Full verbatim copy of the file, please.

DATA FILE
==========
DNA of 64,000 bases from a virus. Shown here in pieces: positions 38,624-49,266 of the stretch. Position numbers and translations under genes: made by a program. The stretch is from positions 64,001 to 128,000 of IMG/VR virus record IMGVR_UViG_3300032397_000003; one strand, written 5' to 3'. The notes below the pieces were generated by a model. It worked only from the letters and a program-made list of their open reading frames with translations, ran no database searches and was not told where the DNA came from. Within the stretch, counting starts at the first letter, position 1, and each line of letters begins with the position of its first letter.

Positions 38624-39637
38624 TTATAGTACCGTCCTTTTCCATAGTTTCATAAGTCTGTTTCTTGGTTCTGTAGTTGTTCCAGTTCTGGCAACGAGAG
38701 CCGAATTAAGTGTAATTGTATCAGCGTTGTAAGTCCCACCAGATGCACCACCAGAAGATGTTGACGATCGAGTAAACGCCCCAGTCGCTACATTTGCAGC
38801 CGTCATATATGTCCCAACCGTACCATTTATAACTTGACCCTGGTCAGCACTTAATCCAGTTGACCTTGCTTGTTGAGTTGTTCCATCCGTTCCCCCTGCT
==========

DNA of 64,000 bases from a virus. Shown here in pieces: positions 38,624-49,266 of the stretch. Position numbers and translations under genes: made by a program. The stretch is from positions 64,001 to 128,000 of IMG/VR virus record IMGVR_UViG_3300032397_000003; one strand, written 5' to 3'. The notes below the pieces were generated by a model. It worked only from the letters and a program-made list of their open reading frames with translations, ran no database searches and was not told where the DNA came from. Within the stretch, counting starts at the first letter, position 1, and each line of letters begins with the position of its first letter.

Positions 38624-39637
38624 TTATAGTACCGTCCTTTTCCATAGTTTCATAAGTCTGTTTCTTGGTTCTGTAGTTGTTCCAGTTCTGGCAACGAGAG
38701 CCGAATTAAGTGTAATTGTATCAGCGTTGTAAGTCCCACCAGATGCACCACCAGAAGATGTTGACGATCGAGTAAACGCCCCAGTCGCTACATTTGCAGC
38801 CGTCATATATGTCCCAACCGTACCATTTATAACTTGACCCTGGTCAGCACTTAATCCAGTTGACCTTGCTTGTTGAGTTGTTCCATCCGTTCCCCCTGCT